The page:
The deficit narrowed by 11% to nearly $42.9 billion, the smallest it has been since late 2010. The deficit in May had been $48 billion, the Commerce Department report indicated. Exports increased to a record level on demand for industrial engines and autos. Imports were down by 1.5% to just under $228 billion from May’s $231.5 billion.
An economist in the U.S. said the narrowing of the budget was just an oil-related story. As the year goes forward, both exports and imports will cool off, and there is not expectation of trade changing much over for the third quarter, said the analyst.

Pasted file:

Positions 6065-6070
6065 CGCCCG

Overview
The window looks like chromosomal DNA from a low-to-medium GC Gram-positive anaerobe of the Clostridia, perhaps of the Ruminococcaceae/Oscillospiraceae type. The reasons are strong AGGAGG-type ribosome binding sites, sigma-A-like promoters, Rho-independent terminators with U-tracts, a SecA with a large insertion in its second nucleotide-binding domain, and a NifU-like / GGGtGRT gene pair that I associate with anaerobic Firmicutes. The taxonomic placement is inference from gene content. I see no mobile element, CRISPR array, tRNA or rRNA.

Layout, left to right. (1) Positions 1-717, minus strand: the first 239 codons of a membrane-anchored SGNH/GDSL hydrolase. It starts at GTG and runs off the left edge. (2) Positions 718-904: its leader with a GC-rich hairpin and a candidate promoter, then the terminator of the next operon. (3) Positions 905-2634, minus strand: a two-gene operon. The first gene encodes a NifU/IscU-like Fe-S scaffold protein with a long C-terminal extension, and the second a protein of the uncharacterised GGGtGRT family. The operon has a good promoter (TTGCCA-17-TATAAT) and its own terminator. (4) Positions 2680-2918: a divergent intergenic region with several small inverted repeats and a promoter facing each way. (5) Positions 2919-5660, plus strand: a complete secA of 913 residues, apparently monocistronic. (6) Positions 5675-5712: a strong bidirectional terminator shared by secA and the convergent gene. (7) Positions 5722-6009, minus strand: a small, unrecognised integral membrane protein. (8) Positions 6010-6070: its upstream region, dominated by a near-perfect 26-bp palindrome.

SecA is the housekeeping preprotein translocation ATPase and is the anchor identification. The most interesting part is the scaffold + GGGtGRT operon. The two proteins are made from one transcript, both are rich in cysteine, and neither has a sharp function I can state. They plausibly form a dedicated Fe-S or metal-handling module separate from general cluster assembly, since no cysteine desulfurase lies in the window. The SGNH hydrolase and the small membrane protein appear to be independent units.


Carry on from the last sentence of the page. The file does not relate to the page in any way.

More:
The deficit, which was better than previously projected, may help increase growth figures for the second quarter when they are revised by the government in late August. The recent increase in oil prices plus the slowing of economies throughout Asia and Europe indicates the trade deficit will probably keep shrinking, making it harder for trade to help with economic expansion.
Estimates by economists had put the deficit in a range of between $44 billion and $50 billion. The May trade deficit was also revised by the Department of Commerce after initially being reported at $48.7 billion.
Oil prices increased, which has hurt the buying power of consumers in the U.S.